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I just wrote functions like this up to map4 just because they seem useful:

map2 :: Functor f => (i -> a) -> (i -> b) -> f i -> f (a,b)
map2 f1 f2 = fmap $ \i -> (f1 i, f2 i)

Before I continue to map8 i thought I'd ask if there is something similar in some standard module. Hayoo doesn't seem to know any function that has the signature above.

Note: I already found Control.Arrow.&&& which reduces the above to:

map2 f1 f2 = fmap (f1 &&& f2)

But there doesn't seem to be a similar function for a fanout more than two.

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2 Answers 2

up vote 19 down vote accepted

(->) i is an applicative functor, so you can write (&&&) as

f &&& g = (,) <$> f <*> g

and you could write map3 as

map3 f1 f2 f3 = map ((,,) <$> f1 <*> f2 <*> f3)

except that it isn't shorter than

map3 f1 f2 f3 = map $ \i -> (f1 i, f2 i, f3 i)

But thanks to Gabriel's tip, this is shorter:

map3 f1 f2 f3 = map (liftA3 (,,) f1 f2 f3)
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You could also use liftA3 (,,) –  Gabriel Gonzalez Jun 12 '13 at 21:47
Oh nice! That is definitely better (in the sense of less writing) then . –  fho Jun 15 '13 at 8:39
Oh ... but liftAn is only defined up to n = 3. Having the applicative syntax sugar from Idris would be nice now. –  fho Jun 15 '13 at 8:43
@Florian you could use SHE for that: personal.cis.strath.ac.uk/conor.mcbride/pub/she –  Sjoerd Visscher Jun 15 '13 at 9:41
@SjoerdVisscher description made me laugh ... but I prefer my Haskell clean and mean :) –  fho Jun 15 '13 at 10:04

There is no standard function for a fanout more than two, although you can simulate it using nested tuples:

f :: i -> a
g :: i -> b
h :: i -> c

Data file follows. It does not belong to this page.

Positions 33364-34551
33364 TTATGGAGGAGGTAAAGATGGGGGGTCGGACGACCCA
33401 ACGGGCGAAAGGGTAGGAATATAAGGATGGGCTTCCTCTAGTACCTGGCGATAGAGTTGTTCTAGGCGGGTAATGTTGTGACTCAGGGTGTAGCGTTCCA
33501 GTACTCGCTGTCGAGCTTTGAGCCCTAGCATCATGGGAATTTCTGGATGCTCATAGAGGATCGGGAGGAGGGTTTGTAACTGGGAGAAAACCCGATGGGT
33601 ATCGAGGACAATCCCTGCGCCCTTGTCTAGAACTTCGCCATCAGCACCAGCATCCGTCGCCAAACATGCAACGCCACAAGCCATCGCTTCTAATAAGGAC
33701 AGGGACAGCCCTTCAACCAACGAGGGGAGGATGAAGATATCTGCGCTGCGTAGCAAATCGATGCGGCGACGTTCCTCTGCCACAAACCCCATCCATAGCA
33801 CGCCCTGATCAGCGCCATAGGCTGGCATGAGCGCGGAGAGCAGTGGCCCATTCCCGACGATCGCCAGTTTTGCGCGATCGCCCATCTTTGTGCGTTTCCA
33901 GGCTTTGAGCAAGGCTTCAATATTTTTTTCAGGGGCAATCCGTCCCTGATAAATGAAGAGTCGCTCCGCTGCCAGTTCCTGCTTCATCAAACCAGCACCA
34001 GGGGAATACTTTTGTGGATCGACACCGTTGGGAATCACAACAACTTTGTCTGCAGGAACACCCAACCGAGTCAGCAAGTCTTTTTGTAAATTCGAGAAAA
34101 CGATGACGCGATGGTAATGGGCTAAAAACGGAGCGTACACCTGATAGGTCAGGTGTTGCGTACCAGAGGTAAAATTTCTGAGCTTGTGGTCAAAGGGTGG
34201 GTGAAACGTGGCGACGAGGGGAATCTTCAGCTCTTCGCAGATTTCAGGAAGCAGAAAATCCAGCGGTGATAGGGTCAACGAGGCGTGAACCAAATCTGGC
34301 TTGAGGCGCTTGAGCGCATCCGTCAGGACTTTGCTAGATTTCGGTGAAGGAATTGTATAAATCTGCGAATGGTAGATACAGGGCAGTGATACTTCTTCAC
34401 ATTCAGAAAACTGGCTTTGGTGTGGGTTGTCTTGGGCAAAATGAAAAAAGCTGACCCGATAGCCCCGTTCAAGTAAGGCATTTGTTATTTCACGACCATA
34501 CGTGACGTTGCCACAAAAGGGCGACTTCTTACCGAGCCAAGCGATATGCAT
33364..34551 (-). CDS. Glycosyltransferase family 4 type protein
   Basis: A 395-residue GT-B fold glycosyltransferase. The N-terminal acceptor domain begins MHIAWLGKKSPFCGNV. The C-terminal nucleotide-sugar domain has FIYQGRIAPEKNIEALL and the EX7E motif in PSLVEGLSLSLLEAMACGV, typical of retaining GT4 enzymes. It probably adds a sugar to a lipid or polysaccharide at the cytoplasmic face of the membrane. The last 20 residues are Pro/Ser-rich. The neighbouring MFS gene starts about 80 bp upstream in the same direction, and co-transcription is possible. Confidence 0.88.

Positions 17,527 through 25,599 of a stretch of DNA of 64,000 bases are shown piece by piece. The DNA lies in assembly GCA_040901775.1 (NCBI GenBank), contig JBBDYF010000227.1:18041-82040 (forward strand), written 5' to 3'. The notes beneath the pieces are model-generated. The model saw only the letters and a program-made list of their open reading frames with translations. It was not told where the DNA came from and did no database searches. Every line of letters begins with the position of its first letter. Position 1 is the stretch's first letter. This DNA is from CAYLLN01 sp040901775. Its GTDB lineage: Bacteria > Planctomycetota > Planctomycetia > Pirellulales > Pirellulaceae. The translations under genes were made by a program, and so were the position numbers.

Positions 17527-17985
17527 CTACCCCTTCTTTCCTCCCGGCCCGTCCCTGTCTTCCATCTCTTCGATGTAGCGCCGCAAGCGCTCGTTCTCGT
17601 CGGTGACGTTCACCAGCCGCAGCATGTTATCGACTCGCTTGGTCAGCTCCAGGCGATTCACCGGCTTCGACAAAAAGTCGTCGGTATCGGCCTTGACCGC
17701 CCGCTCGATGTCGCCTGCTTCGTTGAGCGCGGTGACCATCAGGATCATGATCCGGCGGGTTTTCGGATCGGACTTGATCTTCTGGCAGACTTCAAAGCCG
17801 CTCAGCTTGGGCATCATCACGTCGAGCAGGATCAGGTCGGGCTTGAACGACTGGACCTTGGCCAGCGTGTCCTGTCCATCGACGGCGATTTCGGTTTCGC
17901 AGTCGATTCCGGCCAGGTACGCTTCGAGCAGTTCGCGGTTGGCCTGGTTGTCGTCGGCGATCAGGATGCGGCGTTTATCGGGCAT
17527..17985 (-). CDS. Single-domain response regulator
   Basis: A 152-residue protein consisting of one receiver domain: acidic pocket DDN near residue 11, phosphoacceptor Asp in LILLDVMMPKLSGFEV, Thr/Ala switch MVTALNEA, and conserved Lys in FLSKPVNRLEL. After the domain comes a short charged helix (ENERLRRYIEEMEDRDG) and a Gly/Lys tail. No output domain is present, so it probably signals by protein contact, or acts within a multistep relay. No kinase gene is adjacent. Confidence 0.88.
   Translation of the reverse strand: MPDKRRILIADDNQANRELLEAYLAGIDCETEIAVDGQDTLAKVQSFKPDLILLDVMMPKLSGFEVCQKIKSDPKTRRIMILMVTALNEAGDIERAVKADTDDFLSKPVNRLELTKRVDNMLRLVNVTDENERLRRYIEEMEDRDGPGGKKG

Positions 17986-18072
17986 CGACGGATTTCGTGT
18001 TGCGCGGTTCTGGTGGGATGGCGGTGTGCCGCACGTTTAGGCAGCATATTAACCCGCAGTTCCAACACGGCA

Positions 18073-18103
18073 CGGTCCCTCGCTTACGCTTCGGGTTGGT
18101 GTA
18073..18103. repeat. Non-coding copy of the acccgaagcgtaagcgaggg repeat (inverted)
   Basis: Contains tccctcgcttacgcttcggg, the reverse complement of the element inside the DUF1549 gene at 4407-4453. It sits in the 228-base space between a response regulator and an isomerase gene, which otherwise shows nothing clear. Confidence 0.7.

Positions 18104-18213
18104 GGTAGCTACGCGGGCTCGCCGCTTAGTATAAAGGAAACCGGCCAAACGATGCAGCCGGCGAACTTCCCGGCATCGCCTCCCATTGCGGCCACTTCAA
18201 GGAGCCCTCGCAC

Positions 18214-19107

f &&& g :: i -> (a, b)

(f &&& g) &&& h :: i -> ((a, b), c)

If you don't like nested tuples then you will have to write this function yourself:

fanout3 :: (i -> a) -> (i -> b) -> (i -> c) -> i -> (a, b, c)
fanout3 f g h i = (f i, g i, h i)

Like you mentioned in your question, once you have such a function you can then just map it:

map (fanout3 f g h) :: [i] -> [(a, b, c)]
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Ok ... thanks :) –  fho Jun 12 '13 at 20:33
You're welcome! –  Gabriel Gonzalez Jun 12 '13 at 20:38
Btw ... is there something like a Flatten typeclass that converts things like (a,(b,c)) to (a, b, c) or [[[a],a],a] to [a,a,a]. I am aware of concat but there seem to be a common structure there. –  fho Jun 15 '13 at 8:55
@Florian There isn't a Flatten type class that I'm aware of, but even if there were I would probably avoid it. It would be very difficult to reason about when it would stop flattening or what the final type would be. –  Gabriel Gonzalez Jun 15 '13 at 13:54
I guess for lists some recursive application of concat until the result doesn't change any more would work. (Isn't that what fix is about?) –  fho Jun 17 '13 at 19:44

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